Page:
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DARPA Tests Robotic Autonomy in Complex Environments with Resiliency (RACER) Vehicles

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DARPA Tests Robotic Autonomy in Complex Environments with Resiliency (RACER) Vehicles

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DARPA Tests Robotic Autonomy in Complex Environments with Resiliency (RACER) Vehicles
DARPA Tests Robotic Autonomy in Complex Environments with Resiliency (RACER) Vehicles

DARPA’s Robotic Autonomy in Complex Environments with Resiliency (RACER) program successfully tested autonomous movement on a new, much larger fleet vehicle – a significant step in scaling up the adaptability and capability of the underlying RACER algorithms. The RACER Heavy Platform (RHP) vehicles are 12-ton, 20-foot-long, skid-steer tracked vehicles – similar in size to forthcoming robotic and optionally manned combat/fighting vehicles. The RHPs complement the 2-ton, 11-foot-long, Ackermann-steered, wheeled RACER Fleet Vehicles (RFVs) already in use. RACER’s second phase began last fall with its fourth experiment (“E4”), which included first testing of RHPs and testing on RFVs by teams from the University of Washington and from NASA’s Jet Propulsion Laboratory. RACER is on pace to continue its autonomy development and experiment spirals with a new round of development and testing roughly every six months.

“Having two radically different types of vehicles helps us advance towards RACER’s goal of platform agnostic autonomy in complex, mission-relevant off-road environments that are significantly more unpredictable than on-road conditions. For Phase 2, adding the combat-scale RHP robot supports porting and performance demonstration of RACER autonomy stacks at multiple scales concurrently while moving between highly varied terrains. Our Phase 2 off-road average autonomous speed goals are higher at lower intervention rates, and both RFVs plus now RHPs allow RACER to also show adaptability and resiliency of autonomous software at multiple, platform-agnostic ground robot scales in an array of complex, military-relevant environments. As we also add tactics-based autonomy, we see all of these together as vitally important to Army and Marine needs in robotic vehicle programs of record that are closely tracking RACER, and which represent possible transition opportunities for the program. RACER’s early Phase 2 activities, both with Experiment 4 performance successes in difficult, new-to-the-program, military relevant terrain in Texas, as well as recent incorporation of RHP as a fleet platform is setting the tone for the program to achieve tougher autonomous maneuver goals while showing autonomy resiliency and adaptability to new environments on any robot at any scale,” said Stuart Young, RACER program manager.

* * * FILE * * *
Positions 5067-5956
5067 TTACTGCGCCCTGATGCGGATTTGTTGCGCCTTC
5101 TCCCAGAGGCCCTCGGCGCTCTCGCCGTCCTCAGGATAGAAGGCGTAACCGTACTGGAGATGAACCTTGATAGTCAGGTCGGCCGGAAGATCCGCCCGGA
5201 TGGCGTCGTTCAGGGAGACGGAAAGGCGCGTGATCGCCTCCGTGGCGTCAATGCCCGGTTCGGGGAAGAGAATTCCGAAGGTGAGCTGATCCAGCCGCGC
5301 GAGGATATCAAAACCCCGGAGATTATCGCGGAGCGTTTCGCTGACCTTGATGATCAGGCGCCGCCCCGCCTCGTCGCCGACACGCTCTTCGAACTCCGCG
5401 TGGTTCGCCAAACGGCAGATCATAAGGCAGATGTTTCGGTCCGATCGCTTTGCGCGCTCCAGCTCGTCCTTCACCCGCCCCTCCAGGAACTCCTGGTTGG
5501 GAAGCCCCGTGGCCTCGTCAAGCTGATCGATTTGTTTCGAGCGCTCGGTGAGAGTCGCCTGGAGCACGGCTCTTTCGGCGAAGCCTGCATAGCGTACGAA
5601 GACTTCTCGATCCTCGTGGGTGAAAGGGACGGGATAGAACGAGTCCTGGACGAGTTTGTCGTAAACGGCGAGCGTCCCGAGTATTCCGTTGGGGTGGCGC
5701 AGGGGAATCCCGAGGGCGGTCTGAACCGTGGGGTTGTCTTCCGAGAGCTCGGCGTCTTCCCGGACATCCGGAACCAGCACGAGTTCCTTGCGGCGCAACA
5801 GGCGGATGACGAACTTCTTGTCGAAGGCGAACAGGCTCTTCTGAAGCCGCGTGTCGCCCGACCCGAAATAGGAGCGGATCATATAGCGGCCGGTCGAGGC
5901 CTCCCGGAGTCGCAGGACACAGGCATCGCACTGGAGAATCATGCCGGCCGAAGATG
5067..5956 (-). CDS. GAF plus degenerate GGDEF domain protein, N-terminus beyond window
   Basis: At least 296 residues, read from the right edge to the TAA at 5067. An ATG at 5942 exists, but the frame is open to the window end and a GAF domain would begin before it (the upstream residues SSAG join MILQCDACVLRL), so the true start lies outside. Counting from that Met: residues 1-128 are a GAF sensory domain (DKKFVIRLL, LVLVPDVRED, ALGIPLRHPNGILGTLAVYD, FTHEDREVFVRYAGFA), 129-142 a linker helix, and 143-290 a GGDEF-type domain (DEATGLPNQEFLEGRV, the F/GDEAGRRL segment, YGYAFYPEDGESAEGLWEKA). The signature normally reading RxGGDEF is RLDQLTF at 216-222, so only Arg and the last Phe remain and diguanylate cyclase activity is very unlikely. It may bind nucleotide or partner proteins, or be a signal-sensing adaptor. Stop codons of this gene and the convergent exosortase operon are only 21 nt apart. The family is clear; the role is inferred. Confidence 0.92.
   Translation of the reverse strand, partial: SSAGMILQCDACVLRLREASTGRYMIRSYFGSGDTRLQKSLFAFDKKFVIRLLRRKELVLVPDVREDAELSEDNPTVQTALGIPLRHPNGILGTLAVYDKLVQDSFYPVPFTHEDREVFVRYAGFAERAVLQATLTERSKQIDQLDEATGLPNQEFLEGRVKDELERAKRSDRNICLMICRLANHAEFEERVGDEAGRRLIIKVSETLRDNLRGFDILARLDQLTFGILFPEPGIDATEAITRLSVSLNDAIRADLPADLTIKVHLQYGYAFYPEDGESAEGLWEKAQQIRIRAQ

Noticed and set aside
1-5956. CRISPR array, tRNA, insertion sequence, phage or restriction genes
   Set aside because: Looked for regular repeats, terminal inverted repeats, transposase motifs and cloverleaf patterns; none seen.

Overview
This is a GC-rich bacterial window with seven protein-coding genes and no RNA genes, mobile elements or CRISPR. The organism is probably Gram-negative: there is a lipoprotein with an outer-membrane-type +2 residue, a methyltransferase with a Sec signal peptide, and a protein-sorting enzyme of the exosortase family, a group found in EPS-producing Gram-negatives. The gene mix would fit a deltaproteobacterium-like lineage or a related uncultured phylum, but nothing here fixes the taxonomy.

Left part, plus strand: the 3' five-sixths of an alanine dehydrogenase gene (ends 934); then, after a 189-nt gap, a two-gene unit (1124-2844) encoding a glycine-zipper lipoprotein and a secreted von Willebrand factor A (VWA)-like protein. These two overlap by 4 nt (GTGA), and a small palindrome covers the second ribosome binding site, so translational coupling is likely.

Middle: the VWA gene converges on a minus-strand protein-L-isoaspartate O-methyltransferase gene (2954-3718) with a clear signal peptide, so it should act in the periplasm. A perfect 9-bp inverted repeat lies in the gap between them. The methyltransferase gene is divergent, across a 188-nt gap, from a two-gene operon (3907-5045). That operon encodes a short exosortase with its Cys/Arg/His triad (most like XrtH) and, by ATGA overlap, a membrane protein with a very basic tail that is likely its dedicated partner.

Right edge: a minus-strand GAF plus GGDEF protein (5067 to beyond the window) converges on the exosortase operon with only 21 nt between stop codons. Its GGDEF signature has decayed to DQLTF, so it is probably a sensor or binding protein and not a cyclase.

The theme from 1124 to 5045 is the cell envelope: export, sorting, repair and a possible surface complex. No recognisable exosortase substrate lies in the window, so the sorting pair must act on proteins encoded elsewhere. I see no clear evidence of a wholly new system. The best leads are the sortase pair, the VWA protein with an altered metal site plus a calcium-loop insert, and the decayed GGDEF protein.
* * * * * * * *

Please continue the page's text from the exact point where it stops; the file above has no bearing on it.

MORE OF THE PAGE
Unoccupied RACER Fleet Vehicle (RFV) autonomously negotiating a RACER experiment course at E4 in Texas.
Unoccupied RACER Fleet Vehicle (RFV) autonomously negotiating a RACER experiment course at E4 in Texas. (Photo by DARPA)